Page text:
Supplanting the Role of Unions

In order to maintain a productive non-union workforce, manufacturers need to supplant the role of unions. Unfortunately, there are not many managers trained to do so. That lack of training can be a detriment to a company's success.

In the past, the foremost role for unions was dealing with employee grievances/complaints. Where there is no union, management must create an "asking strategy" that comprises listening to needs, concerns, fears, and grievances/complaints of employees and be prepared to resolve them without discord. An "asking strategy" is an effective means for creating a policy that promotes employee inclusion.

ALTERNATIVE DISPUTE RESOLUTION PROGRAMS

It is essential that HR executives be expert in administering alternative dispute resolution (ADR) programs ADR programs are generally welcomed by management and employees they are cost-effective and swiftly arrive at fair resolutions.

While there are many ADR programs, the three most common varieties are the following:

  • Arbitration, an adjudication process during which a third party hears both sides of a dispute; and weighing the evidence, renders a decision;
  • Mediation, involving a third party who facilitates open and ongoing communication that is designed to lead to a settlement that both sides will accept;
  • Peer review, an adjudication process that relies upon a selected panel of managers and employees, a majority of whom render a binding decision.

So that employees are aware of ADR process, management should structure the use of various types of communications, such as newsletters, brochures, e-mails, company announcements on bulletin boards, direct mail pieces in pay envelopes or mailed to homes.

ADR programs are important for defusing and resolving employee grievances/complaints before they can grow and have negative effects on morale and productivity.

FOCUS GROUPS

When management successfully supplants the role of unions, it also undertakes to perform a traditional role of unions: asking and then listening to what employees say about their jobs, futures, companies and policies.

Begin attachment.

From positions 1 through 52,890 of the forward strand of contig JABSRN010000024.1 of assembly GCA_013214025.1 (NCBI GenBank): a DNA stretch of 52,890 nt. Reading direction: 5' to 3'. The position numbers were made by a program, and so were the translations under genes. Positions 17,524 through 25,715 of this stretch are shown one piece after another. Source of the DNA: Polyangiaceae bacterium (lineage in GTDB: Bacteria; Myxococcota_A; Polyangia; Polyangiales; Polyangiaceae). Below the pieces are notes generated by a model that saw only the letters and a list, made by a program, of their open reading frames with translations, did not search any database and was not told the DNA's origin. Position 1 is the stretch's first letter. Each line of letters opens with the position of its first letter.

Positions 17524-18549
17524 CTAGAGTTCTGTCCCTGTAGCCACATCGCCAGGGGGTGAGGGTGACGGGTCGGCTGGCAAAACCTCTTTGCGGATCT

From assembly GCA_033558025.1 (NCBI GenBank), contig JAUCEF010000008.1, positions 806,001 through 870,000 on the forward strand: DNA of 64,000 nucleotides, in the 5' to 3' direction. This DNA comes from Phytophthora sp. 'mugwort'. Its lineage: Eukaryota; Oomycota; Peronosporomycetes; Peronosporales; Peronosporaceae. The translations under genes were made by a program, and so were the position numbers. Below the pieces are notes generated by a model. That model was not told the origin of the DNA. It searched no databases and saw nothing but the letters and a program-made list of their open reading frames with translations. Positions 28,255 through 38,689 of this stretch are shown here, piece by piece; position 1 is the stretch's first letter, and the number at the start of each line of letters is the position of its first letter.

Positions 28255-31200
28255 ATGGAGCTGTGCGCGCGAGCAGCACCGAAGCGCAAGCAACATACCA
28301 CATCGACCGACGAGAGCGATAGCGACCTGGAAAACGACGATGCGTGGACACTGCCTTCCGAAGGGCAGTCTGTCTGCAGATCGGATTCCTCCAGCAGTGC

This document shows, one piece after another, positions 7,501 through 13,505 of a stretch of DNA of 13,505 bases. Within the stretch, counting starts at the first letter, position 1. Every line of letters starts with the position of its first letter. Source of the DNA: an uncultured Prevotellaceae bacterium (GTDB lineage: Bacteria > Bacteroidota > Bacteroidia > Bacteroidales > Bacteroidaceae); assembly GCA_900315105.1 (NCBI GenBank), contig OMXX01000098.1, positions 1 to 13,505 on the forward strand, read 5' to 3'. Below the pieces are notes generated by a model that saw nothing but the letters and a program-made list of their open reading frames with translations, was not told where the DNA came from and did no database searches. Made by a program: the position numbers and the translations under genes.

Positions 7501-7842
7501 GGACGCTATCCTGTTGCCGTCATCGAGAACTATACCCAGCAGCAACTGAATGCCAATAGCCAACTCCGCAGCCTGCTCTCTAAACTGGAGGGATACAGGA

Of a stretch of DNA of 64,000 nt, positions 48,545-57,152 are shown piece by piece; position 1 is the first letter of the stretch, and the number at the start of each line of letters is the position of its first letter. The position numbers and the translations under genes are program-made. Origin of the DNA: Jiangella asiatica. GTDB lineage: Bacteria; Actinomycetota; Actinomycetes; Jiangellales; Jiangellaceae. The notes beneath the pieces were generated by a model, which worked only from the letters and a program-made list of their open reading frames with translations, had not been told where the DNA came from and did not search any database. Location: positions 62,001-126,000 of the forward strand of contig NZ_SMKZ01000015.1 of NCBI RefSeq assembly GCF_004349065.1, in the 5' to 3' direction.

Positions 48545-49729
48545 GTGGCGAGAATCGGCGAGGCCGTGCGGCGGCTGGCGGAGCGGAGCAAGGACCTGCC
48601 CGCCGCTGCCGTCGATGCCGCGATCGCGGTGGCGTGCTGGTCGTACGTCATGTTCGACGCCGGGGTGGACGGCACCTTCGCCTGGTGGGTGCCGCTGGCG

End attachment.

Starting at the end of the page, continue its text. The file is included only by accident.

One of the best means of doing that is focus groups, which afford management important opportunities to obtain reliable information about workforce and attitudes.

A focus group, for example, might be formed so that management can impart new policy information about health care benefits, while learning about employee attitudes to the new policy. A focus group should be run by a person who has the interpersonal skills to ask the right questions and get specific information.

Focus groups examine issues in a flexible manner that is part of an overall strategic plan; they are an effective means for collecting valuable data.

TEAM BUILDING

Focus groups lead to team building. While the former are exploratory, teams are instruments for implementing strategic plans.

Teams serve to enhance communications and resolve conflicts, but are most effective for increasing productivity and enhancing employee morale. When it comes to meeting certain productivity criteria, for example, the entire team is mutually responsible for reaching those goals (TEAM is an acronym for "Together, everybody accomplishes more," which helps to dissolve adversarial relationships.)

When teams of workers are formed, they can be banded together to accomplish specific tasks, then reformed to accomplish other tasks. Management can reconstitute teams to solve different problems and to achieve higher goals of productivity.

To create effective teams, management should clearly determine what problems a team should solve. It is important that teams have a selection of the right kind of people to get a job done. The most effective teams are composed of idea people, detail people, and facilitators.

Once teams are established, it is important that they meet regularly, review their progress, keep records, and provide management with tracking tools. One individual should report to management.

EMPLOEE ADVOCATE REPRESENTATIVE (EAR)

As unions have shop stewards, non-unionized companies can have what is known as an Employee Advocate Representative (EAR). The EAR position is usually a trial assignment aimed at improving morale. The EAR is proactive, asking and listening, then imparting employee concerns to management. The EAR deals with workplace issues and the personal concerns of employees. The EAR position may or may not be salaried and is for a limited period of time.

The responsibilities of the EAR include providing input about employee issues and suggesting solutions at regular department meetings. In addition, the EAR may assist in promoting company communications. 

If management implements these activities, it will successfully supplant the role that unions had played in the past, and it will do so without the negative aspects of unionization.

Click here to return to our library